Rep. Donald Ardell, R-Monticello, who is a retired law enforcement officer and a former licensed firearm dealer, said people selling a firearm through an advertised private sale would likely need to have a licensed firearm dealer conduct the background check. And the dealer would also likely have to create a record of the firearm sale, which would be available to law enforcement.

Licensed firearm dealers already conduct background checks for commercial firearm sales. Ardell did not directly respond to questions about whether those records violate federal or state laws against a gun owner registry, or explain how Mills’ proposal would be any different.

Instead, Ardell said that new gun laws will only affect law-abiding gun owners. “If this law were to go into effect, the people who wouldn’t pass background checks would continue not to subject themselves to them,” he said.


Goodman accused Republicans of mischaracterizing Mills’ proposal as a universal background check and he denied that the new requirement would lead to a firearm registry or that a registry would be needed to enforce the law.

“The governor is not proposing a gun registry; nor is one needed; nor would she support the creation of one,” Goodman said. “The governor’s proposal would be enforced in the same manner that every other law in Maine is enforced – it is incumbent upon citizens to follow the law, recognizing that there is the potential for a legal repercussion as determined appropriate by the courts for those who break the law.”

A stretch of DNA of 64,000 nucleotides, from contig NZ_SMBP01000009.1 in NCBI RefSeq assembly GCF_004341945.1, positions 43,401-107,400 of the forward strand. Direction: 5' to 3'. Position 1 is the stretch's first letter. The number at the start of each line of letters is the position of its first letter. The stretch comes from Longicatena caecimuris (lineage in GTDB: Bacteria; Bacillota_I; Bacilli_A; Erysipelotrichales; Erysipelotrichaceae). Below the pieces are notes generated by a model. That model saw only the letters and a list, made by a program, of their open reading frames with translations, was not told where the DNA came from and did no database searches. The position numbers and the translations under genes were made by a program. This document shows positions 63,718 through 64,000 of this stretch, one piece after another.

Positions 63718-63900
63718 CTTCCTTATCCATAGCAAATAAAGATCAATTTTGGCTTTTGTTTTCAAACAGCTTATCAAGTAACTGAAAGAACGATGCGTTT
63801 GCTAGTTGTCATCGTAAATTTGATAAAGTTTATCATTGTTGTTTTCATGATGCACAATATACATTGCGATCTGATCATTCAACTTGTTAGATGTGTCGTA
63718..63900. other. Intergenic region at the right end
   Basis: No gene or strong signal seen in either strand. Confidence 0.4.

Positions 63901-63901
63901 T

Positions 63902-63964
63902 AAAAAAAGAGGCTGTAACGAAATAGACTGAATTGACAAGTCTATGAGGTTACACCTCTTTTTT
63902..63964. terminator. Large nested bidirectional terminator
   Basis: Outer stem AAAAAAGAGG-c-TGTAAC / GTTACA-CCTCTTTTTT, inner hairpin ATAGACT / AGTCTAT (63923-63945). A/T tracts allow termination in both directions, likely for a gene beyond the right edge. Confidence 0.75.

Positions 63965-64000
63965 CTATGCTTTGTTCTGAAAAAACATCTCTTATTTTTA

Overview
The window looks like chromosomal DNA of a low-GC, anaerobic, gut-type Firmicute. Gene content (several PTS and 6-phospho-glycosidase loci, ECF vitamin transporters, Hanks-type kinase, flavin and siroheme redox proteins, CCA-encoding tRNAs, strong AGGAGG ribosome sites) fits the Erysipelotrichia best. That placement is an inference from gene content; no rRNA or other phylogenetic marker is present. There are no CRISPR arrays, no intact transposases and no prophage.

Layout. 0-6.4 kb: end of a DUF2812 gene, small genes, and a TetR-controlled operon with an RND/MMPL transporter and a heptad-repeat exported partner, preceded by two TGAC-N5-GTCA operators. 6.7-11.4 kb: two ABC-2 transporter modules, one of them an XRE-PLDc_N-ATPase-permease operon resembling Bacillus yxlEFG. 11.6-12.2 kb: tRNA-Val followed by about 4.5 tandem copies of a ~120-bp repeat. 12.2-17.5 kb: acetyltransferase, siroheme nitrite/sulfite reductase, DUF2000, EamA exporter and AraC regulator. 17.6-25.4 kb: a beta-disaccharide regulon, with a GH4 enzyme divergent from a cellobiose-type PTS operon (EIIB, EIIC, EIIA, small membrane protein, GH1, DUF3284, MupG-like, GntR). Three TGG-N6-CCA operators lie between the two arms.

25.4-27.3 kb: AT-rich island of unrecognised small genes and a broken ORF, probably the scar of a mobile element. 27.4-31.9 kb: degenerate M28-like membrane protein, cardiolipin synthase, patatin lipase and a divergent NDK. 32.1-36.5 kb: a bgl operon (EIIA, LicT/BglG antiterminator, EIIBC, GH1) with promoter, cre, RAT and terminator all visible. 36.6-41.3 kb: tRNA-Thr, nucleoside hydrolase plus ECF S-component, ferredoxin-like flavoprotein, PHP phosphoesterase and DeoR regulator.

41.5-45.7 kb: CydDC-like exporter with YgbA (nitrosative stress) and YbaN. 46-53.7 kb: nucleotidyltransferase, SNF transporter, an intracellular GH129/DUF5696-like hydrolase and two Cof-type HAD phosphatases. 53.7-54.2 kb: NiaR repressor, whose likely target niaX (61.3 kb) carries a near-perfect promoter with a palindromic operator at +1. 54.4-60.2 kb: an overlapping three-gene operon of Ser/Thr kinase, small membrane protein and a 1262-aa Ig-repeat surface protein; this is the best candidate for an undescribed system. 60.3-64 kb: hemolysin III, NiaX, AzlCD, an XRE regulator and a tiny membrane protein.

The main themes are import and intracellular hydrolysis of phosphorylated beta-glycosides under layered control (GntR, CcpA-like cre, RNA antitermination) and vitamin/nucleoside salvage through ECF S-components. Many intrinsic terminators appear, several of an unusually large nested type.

Gun safety advocates also pushed back on Republican characterizations of Mills proposal.

House Minority Leader Billy Bob Faulkingham said the governor’s mental health care proposal is similar to one suggested by Sen. Marianne Moore, R-Calais. “That was one part we can agree on.” Joe Phelan/Kennebec Journal

“We haven’t seen the full details of her proposals, but as described she is not proposing universal background checks,” said David Farmer, spokesperson for the Maine Gun Safety Coalition, which is pushing for stronger reforms than those proposed by Mills.

“Additionally, she did not propose creating a registry of firearms, which is a fear tactic that opponents of gun safety reforms use to try to scare law-abiding gun owners away from reasonable improvements to the law. Gun registries are illegal and background checks are run routinely without the need for a gun registry.”

While criticizing the gun safety reforms, Republicans applauded Mills’ proposal to expand mental health services by creating a network of crisis-receiving centers for people experiencing mental health crises. One center currently exists in Portland and Mills proposed an expansion beginning with a center in Lewiston.

House Minority Leader Billy Bob Faulkingham said the governor’s proposal is similar to one suggested by Sen. Marianne Moore, R-Calais. “That was one part we can agree on.”

Related Headlines

Only subscribers are eligible to post comments. Please subscribe or login first for digital access. Here’s why.

Use the form below to reset your password. When you've submitted your account email, we will send an email with a reset code.